Normal Pregnancy

Essay by stwillieyUniversity, Master'sA, November 2014

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Normal Pregnancy in a Female

Sonja Twilliey

William Carey University

Hattiesburg, Ms

Dr. Robin C. Dennis�

The pathology of pregnancy is a long, complex process that involves the fertilization of an ovum and its growth into a fetus. Pregnancy introduces a variety of hormonal changes to the human body, so it is important to understand how this process and these physiological changes affect women and the developing fetus. A typical pregnancy lasts about nine months, and it is important that pregnant women understand pregnancy and what goes on during each phase of the process. In addition, the female body and the developing embryo are susceptible to a range of health issues, so a number of complications can occur between conception and birth. By equipping patients with accurate information and helping them understand the process of pregnancy, as well as potential risks and complications, nurses can help patients become more aware of their body, the one developing in them, and the decisions that they make leading up to childbirth.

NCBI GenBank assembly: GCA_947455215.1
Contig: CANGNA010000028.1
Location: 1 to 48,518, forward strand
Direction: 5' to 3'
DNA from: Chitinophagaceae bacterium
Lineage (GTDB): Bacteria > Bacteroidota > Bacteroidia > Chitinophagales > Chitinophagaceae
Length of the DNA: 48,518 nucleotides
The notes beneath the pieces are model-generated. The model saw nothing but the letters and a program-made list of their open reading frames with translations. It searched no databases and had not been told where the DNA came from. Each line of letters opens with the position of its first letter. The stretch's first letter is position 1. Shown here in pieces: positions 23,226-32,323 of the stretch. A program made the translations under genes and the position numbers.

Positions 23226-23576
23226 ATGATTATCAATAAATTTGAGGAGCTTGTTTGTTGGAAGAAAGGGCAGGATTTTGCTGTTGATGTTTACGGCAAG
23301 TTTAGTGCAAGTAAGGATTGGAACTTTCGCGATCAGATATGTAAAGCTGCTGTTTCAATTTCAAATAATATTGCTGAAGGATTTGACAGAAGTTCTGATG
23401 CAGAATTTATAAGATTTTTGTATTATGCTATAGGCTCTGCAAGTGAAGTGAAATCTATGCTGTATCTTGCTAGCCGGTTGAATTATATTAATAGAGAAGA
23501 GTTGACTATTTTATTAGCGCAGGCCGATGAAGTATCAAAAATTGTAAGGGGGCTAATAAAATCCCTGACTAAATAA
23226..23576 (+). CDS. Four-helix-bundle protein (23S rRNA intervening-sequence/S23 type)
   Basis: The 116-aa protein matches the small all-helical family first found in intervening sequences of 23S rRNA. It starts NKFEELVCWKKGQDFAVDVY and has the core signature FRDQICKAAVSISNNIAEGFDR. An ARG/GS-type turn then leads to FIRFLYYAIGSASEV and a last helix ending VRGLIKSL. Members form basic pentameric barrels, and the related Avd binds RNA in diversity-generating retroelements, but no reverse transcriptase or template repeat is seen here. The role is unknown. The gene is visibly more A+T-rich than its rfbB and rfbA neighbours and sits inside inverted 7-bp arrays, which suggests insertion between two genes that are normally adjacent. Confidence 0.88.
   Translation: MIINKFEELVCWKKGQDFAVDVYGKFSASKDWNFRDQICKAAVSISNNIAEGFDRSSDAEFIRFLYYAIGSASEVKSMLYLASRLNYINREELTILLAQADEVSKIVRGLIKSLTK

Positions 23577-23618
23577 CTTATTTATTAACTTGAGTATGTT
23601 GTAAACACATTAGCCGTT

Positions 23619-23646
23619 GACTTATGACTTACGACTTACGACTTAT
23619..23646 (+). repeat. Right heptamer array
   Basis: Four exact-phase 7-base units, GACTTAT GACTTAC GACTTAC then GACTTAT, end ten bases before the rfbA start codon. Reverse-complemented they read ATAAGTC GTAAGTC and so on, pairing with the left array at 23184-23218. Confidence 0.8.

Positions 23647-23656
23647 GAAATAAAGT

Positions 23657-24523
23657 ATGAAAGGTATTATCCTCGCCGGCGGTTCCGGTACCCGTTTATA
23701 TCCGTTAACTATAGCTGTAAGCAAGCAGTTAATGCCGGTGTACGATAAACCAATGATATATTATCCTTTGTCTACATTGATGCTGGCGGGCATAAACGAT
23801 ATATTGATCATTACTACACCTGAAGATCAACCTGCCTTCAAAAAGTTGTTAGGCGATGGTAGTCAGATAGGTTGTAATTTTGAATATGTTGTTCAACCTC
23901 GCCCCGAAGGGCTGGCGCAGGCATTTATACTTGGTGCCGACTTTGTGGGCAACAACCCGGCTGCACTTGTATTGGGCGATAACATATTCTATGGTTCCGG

Preconception Planning

A large number of the risks and complications associated with pregnancy are greatest from seventeen to fifty six days after conception, "before [the] first obstetric visit, and before many women know they are pregnant" ('Preconception', 2009). As a result, issues that can be minimized or prevented often become larger problems in the later stages of pregnancy. For this reason, it is suggested that couples use a form of contraception to plan ahead and prevent unexpected pregnancy. This planning "facilitate[s] [the] desired timing of pregnancy" and helps couples consider other factors such as "maternal age and interpregnancy interval," which are both important for determining the risks and complications that may occur during pregnancy ('Preconception', 2009). In addition, tracking menstrual cycles also...